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FAQs on UVs in Pond Filtration

Related Articles: Ultraviolet Filtration for Ponds, Pond Filter Media, In-Pond Filtration, Up-flow Filtration, Pond Filtration, Biological Pond Filtration,

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Aquatic Gardens

Ponds, Streams, Waterfalls & Fountains:
Volume 1. Design & Construction
Volume 2. Maintenance, Stocking, Examples

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V. 2 Print and eBook on Amazon
 

by Robert (Bob) Fenner

18' round Koi pond that gets full sun from 10 a.m. until sunset during the summer months in Boston, MA. Alg. f'    8/15/11
fyi: I have 10 good size Koi fish that range in length from 10 to 20 inches.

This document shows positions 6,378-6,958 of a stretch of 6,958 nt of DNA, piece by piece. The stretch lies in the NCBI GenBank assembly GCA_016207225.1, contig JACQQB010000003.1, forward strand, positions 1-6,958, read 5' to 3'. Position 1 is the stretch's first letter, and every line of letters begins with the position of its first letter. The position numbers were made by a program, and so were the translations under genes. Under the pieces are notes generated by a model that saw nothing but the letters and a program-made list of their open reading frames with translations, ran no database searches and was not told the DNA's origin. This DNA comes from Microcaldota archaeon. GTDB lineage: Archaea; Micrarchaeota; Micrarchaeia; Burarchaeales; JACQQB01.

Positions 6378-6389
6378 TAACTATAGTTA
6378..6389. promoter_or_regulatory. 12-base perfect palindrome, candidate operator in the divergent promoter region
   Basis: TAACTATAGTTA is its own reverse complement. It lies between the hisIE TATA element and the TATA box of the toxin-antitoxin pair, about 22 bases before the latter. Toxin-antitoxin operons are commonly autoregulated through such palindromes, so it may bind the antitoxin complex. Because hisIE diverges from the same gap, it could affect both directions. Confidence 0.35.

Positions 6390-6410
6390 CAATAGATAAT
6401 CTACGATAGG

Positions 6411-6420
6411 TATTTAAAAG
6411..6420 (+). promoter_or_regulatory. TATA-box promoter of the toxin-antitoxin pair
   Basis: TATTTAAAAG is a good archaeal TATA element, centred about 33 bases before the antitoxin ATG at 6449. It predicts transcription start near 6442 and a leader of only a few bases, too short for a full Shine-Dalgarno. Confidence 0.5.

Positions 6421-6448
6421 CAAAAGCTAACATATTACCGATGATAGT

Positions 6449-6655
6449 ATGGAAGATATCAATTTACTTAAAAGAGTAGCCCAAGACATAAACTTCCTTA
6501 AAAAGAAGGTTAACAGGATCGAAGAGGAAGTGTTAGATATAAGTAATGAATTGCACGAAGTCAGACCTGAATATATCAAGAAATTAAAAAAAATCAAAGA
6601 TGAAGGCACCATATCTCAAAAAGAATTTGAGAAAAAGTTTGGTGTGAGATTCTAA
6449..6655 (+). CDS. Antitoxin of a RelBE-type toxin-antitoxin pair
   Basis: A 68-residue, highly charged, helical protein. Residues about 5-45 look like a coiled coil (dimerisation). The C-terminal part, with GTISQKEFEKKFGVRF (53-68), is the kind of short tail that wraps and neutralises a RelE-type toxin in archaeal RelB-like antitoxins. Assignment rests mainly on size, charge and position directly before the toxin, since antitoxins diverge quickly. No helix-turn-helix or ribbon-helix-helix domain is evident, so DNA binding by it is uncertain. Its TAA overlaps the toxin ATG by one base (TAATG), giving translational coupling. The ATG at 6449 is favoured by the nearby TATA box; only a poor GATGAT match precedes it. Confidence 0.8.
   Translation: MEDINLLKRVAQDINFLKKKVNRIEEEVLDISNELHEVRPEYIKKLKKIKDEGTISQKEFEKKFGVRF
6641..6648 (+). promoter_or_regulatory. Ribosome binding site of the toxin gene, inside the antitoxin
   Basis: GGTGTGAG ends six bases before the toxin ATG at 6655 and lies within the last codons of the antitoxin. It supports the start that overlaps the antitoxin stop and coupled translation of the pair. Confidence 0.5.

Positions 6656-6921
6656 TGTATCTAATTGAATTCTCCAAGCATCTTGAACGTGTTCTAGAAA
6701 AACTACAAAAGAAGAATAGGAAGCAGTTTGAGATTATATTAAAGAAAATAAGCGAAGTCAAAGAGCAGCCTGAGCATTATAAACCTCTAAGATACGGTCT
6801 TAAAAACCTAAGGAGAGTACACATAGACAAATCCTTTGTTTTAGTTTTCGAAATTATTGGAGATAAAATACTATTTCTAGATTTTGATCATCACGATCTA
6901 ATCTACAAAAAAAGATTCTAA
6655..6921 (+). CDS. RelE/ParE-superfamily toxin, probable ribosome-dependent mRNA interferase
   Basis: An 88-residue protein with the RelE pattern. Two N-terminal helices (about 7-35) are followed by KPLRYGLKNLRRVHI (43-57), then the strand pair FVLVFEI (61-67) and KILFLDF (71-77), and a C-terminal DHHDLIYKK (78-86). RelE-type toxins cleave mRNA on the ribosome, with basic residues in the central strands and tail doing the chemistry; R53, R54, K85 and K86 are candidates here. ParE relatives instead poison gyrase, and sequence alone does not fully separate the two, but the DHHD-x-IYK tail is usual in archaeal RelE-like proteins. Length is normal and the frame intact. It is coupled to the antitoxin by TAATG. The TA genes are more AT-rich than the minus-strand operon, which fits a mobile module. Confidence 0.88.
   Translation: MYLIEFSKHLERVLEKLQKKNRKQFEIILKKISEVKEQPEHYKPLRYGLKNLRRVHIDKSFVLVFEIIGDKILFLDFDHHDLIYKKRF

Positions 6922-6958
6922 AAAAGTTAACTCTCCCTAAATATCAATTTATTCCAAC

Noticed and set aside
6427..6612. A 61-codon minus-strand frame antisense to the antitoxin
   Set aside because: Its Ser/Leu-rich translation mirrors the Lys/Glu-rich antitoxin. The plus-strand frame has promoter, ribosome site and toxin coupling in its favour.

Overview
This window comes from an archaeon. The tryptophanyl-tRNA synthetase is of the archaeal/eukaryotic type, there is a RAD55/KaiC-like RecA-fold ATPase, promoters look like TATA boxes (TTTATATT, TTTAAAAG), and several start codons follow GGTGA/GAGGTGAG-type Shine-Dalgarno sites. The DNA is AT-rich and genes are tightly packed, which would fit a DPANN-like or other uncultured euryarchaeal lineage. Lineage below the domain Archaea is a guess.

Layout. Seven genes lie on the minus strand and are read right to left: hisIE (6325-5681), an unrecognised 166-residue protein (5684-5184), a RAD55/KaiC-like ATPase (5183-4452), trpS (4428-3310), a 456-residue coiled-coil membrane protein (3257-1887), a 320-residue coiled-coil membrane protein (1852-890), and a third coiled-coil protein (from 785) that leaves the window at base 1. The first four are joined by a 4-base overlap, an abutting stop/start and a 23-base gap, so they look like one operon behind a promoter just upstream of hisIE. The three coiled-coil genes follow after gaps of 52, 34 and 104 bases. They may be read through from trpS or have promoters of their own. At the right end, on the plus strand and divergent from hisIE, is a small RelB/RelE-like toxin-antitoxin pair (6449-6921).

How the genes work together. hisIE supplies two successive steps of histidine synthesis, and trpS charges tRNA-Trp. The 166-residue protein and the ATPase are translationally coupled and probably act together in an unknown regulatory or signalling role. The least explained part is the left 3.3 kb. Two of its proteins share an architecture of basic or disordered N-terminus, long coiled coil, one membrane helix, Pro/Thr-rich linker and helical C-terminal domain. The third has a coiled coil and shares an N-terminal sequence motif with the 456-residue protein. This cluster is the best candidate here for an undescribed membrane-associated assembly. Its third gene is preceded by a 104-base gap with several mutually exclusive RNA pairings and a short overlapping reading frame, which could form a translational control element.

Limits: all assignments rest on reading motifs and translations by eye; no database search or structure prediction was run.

They've had babies. I caught a glimpse of a 1" baby a couple of days ago, a 2" in the spring/early summer, and two 5" that I think were there last year but the water was so dirty I couldn't see them.
It's been 3 years since I installed my Koi pond. I finally can see the bottom which is 38 " deep in the center now that I've installed a 4' UV sterilizer (last year it was a bio filter /UV). The company that sold me the UV sterilizer said it wouldn't hurt the good algae because it attaches itself to the bottom and sides of the pond. I called the manufacturer and they also said it doesn't kill the good algae. They both said it doesn't need to be in-line to the filter (wrong! it was spewing dead algae back into the pool, my filter couldn't keep up with it and I believe it was the cause a low level Nitrite reading. Now that it's in-line life is good and my fish are acting happy, I'm backwashing daily and getting out a lot of brown gunk.
<I see>